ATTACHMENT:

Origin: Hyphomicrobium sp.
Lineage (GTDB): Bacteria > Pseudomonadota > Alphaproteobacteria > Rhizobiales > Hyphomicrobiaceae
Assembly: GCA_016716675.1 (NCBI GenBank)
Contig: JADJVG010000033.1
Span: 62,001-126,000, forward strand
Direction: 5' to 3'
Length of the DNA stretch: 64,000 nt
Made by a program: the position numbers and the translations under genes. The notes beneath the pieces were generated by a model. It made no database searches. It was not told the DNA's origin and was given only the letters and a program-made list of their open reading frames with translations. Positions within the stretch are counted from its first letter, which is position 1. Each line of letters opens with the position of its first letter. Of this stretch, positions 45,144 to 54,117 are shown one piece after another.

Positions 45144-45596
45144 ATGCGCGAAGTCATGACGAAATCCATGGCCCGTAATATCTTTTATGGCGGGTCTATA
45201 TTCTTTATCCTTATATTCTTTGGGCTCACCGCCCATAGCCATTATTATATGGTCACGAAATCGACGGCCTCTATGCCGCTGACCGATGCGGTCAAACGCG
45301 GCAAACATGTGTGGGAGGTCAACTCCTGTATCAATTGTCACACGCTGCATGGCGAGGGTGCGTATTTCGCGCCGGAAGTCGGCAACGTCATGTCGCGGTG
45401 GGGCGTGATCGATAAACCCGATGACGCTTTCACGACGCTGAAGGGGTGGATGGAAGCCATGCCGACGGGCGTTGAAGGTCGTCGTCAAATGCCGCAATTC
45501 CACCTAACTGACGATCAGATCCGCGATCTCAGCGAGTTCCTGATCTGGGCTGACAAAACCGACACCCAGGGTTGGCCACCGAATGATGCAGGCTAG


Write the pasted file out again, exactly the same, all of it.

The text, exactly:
Origin: Hyphomicrobium sp.
Lineage (GTDB): Bacteria > Pseudomonadota > Alphaproteobacteria > Rhizobiales > Hyphomicrobiaceae
Assembly: GCA_016716675.1 (NCBI GenBank)
Contig: JADJVG010000033.1
Span: 62,001-126,000, forward strand
Direction: 5' to 3'
Length of the DNA stretch: 64,000 nt
Made by a program: the position numbers and the translations under genes. The notes beneath the pieces were generated by a model. It made no database searches. It was not told the DNA's origin and was given only the letters and a program-made list of their open reading frames with translations. Positions within the stretch are counted from its first letter, which is position 1. Each line of letters opens with the position of its first letter. Of this stretch, positions 45,144 to 54,117 are shown one piece after another.

Positions 45144-45596
45144 ATGCGCGAAGTCATGACGAAATCCATGGCCCGTAATATCTTTTATGGCGGGTCTATA
45201 TTCTTTATCCTTATATTCTTTGGGCTCACCGCCCATAGCCATTATTATATGGTCACGAAATCGACGGCCTCTATGCCGCTGACCGATGCGGTCAAACGCG
45301 GCAAACATGTGTGGGAGGTCAACTCCTGTATCAATTGTCACACGCTGCATGGCGAGGGTGCGTATTTCGCGCCGGAAGTCGGCAACGTCATGTCGCGGTG
45401 GGGCGTGATCGATAAACCCGATGACGCTTTCACGACGCTGAAGGGGTGGATGGAAGCCATGCCGACGGGCGTTGAAGGTCGTCGTCAAATGCCGCAATTC
45501 CACCTAACTGACGATCAGATCCGCGATCTCAGCGAGTTCCTGATCTGGGCTGACAAAACCGACACCCAGGGTTGGCCACCGAATGATGCAGGCTAG